The evolution of technology in recent years has sparked significant public and media discourse, anticipations and concerns about robotics and its ability to ensure positive transformation in every sector around the world. With the rise of artificial intelligence and its incorporation into robotics, there are encouraging signs that robotics will significantly improve its performance in various sectors of the economy over the next decade.
There have always been two schools of thought in Ghana when it comes to robotics. The first group believes that delving into robotics is a luxury Ghana cannot afford right now, while the second is concerned that the introduction of robots in Ghana will result in job-losses. It may interest you to know that not only is establishing a robotics industry in Ghana necessary, but Ghana is losing a lot more than it is gaining by not pursuing it – and here are some of the reasons why.
Manufacturing contributes significantly to the strength, development and economic stability of many developed economies, including the UK and Germany. Indeed, the industrial revolution (where and when manufacturing as we know it today began) is thought to have sparked Britain’s rise to fame and power a few centuries ago.
With implementation of the One District-One Factory (1D1F) programme, Ghana’s government has joined the ranks of economies which see manufacturing as a key driver of development. Although Ghana produces a significant amount of goods, there is still room for improvement.
To establish manufacturing plants capable of mass-producing products in the larger quantities envisaged – thereby creating the increased job opportunities desired and positively driving our economy, we must consciously introduce and instil the use of robots and robotic systems.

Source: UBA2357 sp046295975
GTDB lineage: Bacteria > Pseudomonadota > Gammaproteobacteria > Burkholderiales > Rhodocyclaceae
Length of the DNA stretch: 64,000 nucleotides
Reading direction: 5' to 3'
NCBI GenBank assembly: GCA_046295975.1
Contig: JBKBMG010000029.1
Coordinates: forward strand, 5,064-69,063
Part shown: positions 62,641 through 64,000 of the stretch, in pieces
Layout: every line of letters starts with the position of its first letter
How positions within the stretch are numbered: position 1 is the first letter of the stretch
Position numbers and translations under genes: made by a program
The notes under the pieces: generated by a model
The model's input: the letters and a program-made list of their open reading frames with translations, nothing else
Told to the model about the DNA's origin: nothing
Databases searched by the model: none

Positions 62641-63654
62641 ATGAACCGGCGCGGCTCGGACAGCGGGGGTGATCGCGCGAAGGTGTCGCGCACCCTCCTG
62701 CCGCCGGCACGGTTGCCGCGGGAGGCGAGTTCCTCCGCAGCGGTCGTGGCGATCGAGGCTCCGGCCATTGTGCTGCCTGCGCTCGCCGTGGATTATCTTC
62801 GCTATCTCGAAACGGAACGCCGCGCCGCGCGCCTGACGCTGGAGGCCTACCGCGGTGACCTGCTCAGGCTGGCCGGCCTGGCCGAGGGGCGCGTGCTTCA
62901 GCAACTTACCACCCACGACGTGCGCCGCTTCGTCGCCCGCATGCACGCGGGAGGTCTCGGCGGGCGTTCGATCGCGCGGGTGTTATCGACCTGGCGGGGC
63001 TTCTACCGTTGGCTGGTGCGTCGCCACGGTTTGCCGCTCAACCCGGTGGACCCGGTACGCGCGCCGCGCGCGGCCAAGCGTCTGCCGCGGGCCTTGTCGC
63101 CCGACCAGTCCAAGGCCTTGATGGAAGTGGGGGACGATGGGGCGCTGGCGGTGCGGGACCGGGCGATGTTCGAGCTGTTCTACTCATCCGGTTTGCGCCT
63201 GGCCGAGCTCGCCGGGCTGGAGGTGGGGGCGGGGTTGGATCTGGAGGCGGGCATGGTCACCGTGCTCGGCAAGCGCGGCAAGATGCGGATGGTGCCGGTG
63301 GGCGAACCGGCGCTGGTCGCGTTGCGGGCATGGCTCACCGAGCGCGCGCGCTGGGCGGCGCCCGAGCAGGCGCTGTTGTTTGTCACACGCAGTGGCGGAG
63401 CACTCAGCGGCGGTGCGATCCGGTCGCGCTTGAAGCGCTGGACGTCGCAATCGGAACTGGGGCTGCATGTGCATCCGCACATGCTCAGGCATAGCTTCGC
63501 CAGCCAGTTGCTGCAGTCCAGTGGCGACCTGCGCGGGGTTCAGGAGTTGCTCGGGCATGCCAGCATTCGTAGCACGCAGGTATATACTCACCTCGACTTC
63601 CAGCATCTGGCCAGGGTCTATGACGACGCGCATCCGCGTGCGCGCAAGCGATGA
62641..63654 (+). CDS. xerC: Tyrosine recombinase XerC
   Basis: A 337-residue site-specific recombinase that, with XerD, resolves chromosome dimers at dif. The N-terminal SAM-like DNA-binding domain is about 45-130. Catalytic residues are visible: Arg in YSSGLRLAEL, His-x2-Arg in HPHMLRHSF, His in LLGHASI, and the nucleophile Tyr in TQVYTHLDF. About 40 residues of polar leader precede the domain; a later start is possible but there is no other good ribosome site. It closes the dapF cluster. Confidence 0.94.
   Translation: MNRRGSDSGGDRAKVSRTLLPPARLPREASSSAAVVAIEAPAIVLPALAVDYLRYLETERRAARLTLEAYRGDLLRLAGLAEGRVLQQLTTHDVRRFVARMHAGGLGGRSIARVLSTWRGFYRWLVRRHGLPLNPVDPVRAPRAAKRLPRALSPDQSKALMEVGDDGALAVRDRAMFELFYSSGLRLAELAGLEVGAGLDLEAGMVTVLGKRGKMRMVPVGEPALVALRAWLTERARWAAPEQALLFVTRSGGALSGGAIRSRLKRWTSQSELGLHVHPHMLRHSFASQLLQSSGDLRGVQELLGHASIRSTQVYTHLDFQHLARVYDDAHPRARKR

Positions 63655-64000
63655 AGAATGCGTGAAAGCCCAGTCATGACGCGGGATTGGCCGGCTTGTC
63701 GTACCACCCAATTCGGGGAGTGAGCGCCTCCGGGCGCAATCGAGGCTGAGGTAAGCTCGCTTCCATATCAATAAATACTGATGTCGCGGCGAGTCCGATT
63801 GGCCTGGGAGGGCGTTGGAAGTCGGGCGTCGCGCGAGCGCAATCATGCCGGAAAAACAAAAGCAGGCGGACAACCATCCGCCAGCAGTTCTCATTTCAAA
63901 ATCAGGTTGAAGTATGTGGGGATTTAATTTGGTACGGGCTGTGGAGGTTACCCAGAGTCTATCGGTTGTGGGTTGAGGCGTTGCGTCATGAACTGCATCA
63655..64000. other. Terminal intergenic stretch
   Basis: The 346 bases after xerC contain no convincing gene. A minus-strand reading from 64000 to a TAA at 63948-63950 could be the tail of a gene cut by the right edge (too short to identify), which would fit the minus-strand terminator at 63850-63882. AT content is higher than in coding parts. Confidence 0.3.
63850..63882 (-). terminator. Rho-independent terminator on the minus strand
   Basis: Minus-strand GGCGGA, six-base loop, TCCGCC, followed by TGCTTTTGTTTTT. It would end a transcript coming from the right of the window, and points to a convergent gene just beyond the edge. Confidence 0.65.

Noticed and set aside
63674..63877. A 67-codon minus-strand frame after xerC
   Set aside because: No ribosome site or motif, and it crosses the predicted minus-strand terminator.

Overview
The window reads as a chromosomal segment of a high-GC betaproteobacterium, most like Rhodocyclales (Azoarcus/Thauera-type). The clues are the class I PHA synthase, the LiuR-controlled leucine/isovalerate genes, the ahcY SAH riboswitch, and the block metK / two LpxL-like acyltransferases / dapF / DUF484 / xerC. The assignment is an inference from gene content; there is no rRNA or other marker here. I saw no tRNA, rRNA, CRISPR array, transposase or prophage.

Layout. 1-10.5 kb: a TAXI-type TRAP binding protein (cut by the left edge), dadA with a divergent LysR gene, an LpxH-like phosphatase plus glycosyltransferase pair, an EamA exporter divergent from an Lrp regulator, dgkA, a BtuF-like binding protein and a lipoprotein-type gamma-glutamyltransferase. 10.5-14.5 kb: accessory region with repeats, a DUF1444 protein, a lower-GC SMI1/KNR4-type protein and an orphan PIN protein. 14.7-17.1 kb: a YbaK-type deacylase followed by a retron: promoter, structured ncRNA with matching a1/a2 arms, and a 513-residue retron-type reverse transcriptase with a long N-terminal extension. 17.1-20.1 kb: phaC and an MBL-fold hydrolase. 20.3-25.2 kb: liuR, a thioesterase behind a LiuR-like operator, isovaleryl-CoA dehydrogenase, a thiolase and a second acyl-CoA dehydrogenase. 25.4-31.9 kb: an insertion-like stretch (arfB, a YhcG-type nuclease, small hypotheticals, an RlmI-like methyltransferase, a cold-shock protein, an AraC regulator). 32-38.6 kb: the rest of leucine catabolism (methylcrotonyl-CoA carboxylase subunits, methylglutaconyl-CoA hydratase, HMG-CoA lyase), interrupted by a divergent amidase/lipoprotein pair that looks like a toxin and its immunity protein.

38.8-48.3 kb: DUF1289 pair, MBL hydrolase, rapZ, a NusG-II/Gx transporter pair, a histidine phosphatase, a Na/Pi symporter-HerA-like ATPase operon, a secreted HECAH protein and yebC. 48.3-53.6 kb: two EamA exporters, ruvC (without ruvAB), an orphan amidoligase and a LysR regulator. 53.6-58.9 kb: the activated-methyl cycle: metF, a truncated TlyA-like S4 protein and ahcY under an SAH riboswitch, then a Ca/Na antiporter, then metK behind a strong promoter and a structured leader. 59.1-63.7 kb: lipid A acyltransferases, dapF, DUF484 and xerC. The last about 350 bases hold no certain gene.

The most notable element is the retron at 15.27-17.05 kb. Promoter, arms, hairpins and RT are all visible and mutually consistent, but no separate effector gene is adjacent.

Robots can help improve production-efficiency and quality by improving the accuracy and precision of many manufacturing processes within manufacturing plants. In the manufacture of automobiles, for example, there are aspects of the manufacturing process which if left to humans may result in cars that are not only dissimilar, but also have significantly reduced durability or quality.
At the BMW MINI Manufacturing plant in the UK, for example, robots are required at the sections where metal pieces which comprise the vehicle’s body are brought together and welded. This is not to say that humans cannot do the job – but for the quality of vehicles BMW wants to produce, the level of precision required to ensure every vehicle body of a specific model comes out accurately is better handled by robots than by humans. The humans can then concentrate on monitoring the manufacturing process to ensure that all machines and systems are operating properly.
Another area of car manufacturing plants where robots are required is in the lifting of delicate but heavy parts, such as the windscreen or dashboard, to be fitted in vehicles on the assembly line during final assembly. Again, while humans are capable of performing this task, they do so with less precision and typically take longer (possibly requiring more people) than robots.
Many Ghanaians, both in rural and urban areas, work in manufacturing – such as preparing charcoal, making gari or making soap. However, only one or a few people usually work on one of these at a time, and there is only so much a man or woman with no machine-aid can produce in a given amount of time. Consider how much more value we could add if we expanded some of these operations with the help of robots.
Consider a woman in a Ghanaian village who has decided to make her living by producing and selling gari. Even if she is able to produce gari entirely on her own, with no assistance from others and/or virtually no tools or machinery other than the bowls and fire she is already using, there is only so much she can do per unit time; so even if we assume she is able to sell all of the gari produced, the profits may not be sufficient for her to make ends meet.
She could increase productivity and make more money if she were to collaborate with others and possibly obtain some machinery to support what she is doing. However, it is worth noting at this point that not only would she be able to make ends meet for herself, but also others with whom she is working would also be able to do so.
Now, if she could improve the quality of her gari and optimise its manufacturing process, she would not only be lowering her gari production costs, but also be able to produce more gari per day with the resources she currently has. This is where robotics enters the picture.
Emergency Response and Disaster management